Before WannaCry, Cryptocurrency Miners Exploited SMB FlawMassive Cryptocurrency Malware Campaign Blocked SMB Flaw, Blunting WannaCry
Weeks before the WannaCry outbreak, other attackers unleashed malware that also targeted the server messaging block flaw in Windows. But this attack campaign, instead of installing ransomware - like WannaCry's operators - instead exploited the SMB flaw to install cryptocurrency mining malware named Adylkuzz.
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As a side effect, the malware also blocked any other attack code from exploiting the SMB flaw to gain a presence on the endpoint, which may have blunted the impact of Friday's WannaCry outbreak.
So says "Kafeine," a malware researcher with security firm Proofpoint, who reports that researchers have identified at least 20 hosts being used to scan for potentially vulnerable systems via TCP port 445 and launch related attacks, and 12 command-and-control servers for controlling infected endpoints. But the security firm says the actual attack infrastructure is likely much larger.
Proofpoint first discovered the Adylkuzz campaign after leaving a virtual machine, running a version of Windows vulnerable to the SMB flaw, connected to the internet. Just 20 minutes later, it reports, the endpoint had been infected with Adylkuzz. Several repeat experiments, it says, produced the same results.
It's not clear how many endpoints have been infected by the Adylkuzz mining botnet, which attackers are using to mine for cryptocurrency called monero. Mining refers to the practice of generating new cryptocurrency, which requires solving computationally intensive operations, after which miners have a chance of being rewarded with the new currency that has been generated. Doing mining profitably and legitimately typically requires investing in high-end, dedicated mining rigs.
Criminals, of course, are always looking for ways to make a fast buck, and that's given rise to mining malware such as Adylkuzz, which presses infected endpoints into the service of a cryptocurrency mining botnet. Instead of using dedicated hardware, related operations get distributed to what may be thousands of infected endpoints' processors.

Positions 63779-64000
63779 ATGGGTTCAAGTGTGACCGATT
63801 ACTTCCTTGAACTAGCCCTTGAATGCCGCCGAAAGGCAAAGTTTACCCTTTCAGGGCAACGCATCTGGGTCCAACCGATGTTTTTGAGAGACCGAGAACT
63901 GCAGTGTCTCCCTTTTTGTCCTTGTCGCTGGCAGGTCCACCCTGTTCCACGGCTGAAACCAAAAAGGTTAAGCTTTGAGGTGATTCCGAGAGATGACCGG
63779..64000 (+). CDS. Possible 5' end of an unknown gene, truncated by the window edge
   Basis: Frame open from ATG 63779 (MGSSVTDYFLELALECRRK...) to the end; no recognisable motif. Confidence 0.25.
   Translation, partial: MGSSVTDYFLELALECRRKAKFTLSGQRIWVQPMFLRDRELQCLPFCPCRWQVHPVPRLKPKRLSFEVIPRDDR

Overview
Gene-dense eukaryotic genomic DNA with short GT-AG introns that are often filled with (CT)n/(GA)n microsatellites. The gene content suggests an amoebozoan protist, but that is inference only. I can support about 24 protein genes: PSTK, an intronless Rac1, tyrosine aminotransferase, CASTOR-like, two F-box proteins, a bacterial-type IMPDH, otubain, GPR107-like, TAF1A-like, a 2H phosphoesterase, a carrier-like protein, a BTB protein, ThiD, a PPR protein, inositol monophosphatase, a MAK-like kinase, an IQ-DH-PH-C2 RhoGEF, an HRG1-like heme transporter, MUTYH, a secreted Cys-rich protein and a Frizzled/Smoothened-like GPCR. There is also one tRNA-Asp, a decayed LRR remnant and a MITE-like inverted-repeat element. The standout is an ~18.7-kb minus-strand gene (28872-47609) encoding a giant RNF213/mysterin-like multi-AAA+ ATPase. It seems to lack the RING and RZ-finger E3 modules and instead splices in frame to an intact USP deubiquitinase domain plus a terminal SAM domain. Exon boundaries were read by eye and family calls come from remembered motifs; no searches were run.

The discovery of the cryptocurrency mining botnet shows that organizations that fail to patch their systems aren't just at risk from flashy attacks, such as WannaCry, but also stealthier attacks that don't always announce their presence.
The SMB flaw targeted by this Adylkuzz campaign existed in all versions of Windows since XP and came to light in April, via a dump of "Equation Group" tools released by the Shadow Brokers.
Microsoft quietly patched the SMB flaw in all supported operating systems in March. After the WannaCry outbreak began Friday, however, Microsoft that night released free, emergency patches for Windows XP, Windows Server 2003 and Windows 8 users. Prior to that, the patches had only been available for customers who paid for pricey extended-support contracts for the operating systems, for which Microsoft has ceased providing mainstream support.
Many security experts believe the Equation Group is the National Security Agency, and that the Shadow Brokers may be part of a psychological operations campaign run by Russian intelligence.
One of the Equation Group exploits included in the April dump, called EternalBlue, is designed to exploit the SMB flaw in Windows. If successful, the Equation Group would then often install a backdoor called DoublePulsar onto the exploited endpoint to give it persistent, quiet access to the system.
The WannaCry attacks used a worm that looked for the presence of DoublePulsar on an endpoint, and then used it to install WannaCry ransomware. If that backdoor was not present, then the worm attempted to exploit EternalBlue - the SMB flaw - to access the system and install ransomware. Once the ransomware infected a system, it could then spread to other endpoints on the same network.
Adylkuzz Campaign Continues
The WannaCry outbreak began May 12. But Proofpoint says that the Adylkuzz campaign that targeted DoublePulsar and EternalBlue appears to have begun as early as April 24 - nearly three weeks earlier - and hasn't stopped.